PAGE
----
Australian Native ingredients win big in the MasterChef kitchen
This year has been a pretty rubbish one, so it’s important to celebrate the good things, right? That’s what keeps us all going.
Earlier in the year, we were asked to provide some Australian native ingredients for the pantry in 2020’s Masterchef: Back to Win season. We were thrilled at the thought of native Aussie herbs, nuts, seeds and fruits getting the exposure they deserved (and just a little excited at The Australian Superfood Co being referenced — repeatedly! — in a primetime spot!).
Everyone at The Australian Superfood Co has been glued to this season of Masterchef, which we’ve watched between lockdowns, cooking family dinners, making sourdough (I know…), and sewing masks. It’s been incredible to see all the contestants using native ingredients, from both the pantry and the kitchen garden, and watching Laura and Emelia producing delicious Grand Final menus, using ingredients like Salt Bush, Wattleseed, and Davidson Plum was the icing on the cake for us.
Australian native ingredients are finally having their time in the sun, recognised for their cultural, environmental, nutritional and culinary relevance. Along with everyone at The Australian Superfood Co, I am committed to ensuring this continues, until these ingredients are no longer seen as being a new trend; I want to see them become mainstream ingredients in kitchens, bathrooms and laundries both here and overseas. The day Mountain Pepperberry and Lemon Myrtle are staples in supermarkets will be a good one for us!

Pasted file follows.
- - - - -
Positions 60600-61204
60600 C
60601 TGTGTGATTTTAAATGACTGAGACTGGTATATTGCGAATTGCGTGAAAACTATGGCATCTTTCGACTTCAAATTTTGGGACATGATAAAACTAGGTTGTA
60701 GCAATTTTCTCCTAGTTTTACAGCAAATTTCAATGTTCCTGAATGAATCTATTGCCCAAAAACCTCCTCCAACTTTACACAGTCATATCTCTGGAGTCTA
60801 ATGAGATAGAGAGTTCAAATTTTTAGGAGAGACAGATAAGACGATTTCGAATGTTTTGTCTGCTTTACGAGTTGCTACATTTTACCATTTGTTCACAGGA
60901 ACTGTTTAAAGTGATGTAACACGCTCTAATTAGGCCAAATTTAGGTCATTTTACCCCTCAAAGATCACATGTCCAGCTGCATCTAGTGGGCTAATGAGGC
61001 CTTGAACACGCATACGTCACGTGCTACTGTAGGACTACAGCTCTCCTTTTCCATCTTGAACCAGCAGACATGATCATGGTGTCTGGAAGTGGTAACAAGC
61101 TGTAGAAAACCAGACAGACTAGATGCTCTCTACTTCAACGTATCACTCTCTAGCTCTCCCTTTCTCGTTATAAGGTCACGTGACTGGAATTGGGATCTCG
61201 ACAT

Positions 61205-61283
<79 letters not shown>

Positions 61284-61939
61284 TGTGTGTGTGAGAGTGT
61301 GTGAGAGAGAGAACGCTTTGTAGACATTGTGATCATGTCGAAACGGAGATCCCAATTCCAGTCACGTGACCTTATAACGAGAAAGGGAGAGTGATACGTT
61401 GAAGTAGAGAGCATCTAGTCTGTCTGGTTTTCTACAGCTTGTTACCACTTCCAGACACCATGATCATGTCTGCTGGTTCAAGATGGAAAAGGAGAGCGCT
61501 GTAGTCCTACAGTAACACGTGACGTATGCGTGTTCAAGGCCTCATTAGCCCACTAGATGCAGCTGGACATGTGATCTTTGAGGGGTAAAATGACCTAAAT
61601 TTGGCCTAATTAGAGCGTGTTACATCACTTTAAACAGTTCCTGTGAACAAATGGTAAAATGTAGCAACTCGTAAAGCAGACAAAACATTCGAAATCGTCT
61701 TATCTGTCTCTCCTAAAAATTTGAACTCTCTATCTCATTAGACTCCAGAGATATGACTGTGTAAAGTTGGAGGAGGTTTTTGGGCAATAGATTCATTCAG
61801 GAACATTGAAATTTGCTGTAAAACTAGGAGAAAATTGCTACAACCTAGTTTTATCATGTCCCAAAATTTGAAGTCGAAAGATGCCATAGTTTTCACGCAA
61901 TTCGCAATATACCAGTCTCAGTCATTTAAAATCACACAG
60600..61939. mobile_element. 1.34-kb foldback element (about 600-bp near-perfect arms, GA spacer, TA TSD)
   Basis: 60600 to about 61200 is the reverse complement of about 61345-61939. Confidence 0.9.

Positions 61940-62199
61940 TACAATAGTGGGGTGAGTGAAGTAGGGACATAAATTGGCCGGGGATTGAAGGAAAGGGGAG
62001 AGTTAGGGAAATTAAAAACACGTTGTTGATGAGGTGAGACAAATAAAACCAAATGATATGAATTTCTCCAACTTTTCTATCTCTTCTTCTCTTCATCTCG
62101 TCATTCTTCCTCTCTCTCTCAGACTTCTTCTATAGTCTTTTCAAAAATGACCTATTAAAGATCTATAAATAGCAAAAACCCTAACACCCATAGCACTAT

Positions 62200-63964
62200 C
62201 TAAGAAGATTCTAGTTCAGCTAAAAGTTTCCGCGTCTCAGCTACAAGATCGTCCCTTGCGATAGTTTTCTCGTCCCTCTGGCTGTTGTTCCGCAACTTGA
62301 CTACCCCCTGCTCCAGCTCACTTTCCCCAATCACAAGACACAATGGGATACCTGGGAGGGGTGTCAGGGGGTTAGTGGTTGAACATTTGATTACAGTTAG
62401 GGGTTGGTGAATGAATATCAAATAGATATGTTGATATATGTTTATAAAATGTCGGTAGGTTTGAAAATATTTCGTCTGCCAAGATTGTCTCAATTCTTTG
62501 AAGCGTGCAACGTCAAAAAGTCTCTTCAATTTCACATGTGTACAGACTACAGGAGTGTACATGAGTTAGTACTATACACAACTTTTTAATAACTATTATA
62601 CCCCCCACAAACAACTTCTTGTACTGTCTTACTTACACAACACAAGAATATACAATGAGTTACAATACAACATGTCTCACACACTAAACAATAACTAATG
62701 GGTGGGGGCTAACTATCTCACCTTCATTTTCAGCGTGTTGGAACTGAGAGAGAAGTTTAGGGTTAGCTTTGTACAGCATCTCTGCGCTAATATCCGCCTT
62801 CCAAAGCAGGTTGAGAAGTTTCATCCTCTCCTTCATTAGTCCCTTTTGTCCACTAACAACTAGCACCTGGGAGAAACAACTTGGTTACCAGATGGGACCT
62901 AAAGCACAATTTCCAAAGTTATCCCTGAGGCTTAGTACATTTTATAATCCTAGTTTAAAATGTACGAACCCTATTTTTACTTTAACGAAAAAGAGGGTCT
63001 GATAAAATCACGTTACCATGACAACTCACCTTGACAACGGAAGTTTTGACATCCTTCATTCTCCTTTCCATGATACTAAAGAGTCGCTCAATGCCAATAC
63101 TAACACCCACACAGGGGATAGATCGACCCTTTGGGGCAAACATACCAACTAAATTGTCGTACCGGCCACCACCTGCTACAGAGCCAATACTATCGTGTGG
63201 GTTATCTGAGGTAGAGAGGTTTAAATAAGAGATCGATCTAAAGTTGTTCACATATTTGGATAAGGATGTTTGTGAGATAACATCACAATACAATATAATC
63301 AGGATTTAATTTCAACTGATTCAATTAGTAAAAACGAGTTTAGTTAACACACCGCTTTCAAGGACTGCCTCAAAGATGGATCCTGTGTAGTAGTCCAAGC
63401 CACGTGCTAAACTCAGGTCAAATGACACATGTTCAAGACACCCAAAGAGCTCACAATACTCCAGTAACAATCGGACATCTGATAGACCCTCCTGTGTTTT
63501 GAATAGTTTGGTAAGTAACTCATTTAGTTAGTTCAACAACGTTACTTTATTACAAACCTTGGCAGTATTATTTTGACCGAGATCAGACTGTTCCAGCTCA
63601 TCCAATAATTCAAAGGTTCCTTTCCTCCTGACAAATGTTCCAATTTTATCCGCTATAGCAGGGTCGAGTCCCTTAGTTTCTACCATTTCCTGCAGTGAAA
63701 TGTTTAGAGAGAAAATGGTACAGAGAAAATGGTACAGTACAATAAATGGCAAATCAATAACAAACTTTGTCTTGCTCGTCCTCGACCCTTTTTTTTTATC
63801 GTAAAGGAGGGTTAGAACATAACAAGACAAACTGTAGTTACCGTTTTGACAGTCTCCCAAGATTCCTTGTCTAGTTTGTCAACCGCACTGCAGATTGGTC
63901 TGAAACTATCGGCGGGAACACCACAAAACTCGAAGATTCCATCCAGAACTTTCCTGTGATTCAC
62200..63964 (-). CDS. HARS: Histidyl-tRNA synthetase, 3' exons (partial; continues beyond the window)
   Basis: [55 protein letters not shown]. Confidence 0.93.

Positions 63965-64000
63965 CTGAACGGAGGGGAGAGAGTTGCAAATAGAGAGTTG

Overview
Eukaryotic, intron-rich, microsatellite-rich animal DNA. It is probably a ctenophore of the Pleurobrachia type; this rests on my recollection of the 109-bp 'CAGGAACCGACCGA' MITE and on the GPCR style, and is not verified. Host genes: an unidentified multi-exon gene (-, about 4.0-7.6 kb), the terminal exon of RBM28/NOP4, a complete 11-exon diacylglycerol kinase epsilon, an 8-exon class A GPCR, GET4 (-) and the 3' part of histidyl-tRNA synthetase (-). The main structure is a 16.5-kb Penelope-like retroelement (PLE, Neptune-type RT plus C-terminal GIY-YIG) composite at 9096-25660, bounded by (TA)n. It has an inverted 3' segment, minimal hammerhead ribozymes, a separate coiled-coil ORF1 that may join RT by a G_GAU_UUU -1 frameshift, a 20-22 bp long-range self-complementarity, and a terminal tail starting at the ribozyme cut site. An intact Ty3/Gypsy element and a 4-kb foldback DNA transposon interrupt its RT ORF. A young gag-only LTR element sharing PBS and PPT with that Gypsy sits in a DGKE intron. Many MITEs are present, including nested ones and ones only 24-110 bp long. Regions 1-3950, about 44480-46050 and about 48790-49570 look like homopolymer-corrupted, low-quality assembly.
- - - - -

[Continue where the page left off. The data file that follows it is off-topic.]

There are so many Australian chefs who have been championing native Australian ingredients for years, highlighting their culinary and cultural importance. In 2019, Ben Shewry, head chef at Melbourne’s Attica, created a decadent degustation, celebrating native produce. Diners were treated to crocodile, emu, Desert Lime, black ants, and Bunya nuts.
Masterchef judge Jock Zonfrillo has a similar respect for these ingredients, and Indigenous culture; his restaurant in Adelade, Orana, is dedicating to promoting Indigenous produce.
Of course, there are so many other Australian cooks, chefs and F&B manufacturers ensuring these ingredients become staples in our kitchens. James Viles, Mark Olive, Peter Gilmore, Paul Iskov and Jed Gerrard, Dan Hunter, Matt Stone, Jo Barrett, Kylie Kwong, and Ben Devlin – we are so appreciative of the work you’re doing, and making sure that using Australian native produce isn’t just a token gesture – it’s a movement, and a path forward.
COVID-19 has thrown many, many, MANY curveballs into 2020, but – for me – it’s really highlighted a need to slow down, to appreciate what we’ve got, and never to take anything for granted. As planes stop flying and borders close, why wouldn’t we utilise what’s in our own backyard?
Oh, and anytime Emelia and Laura want to cook for us, we’ll gladly welcome it!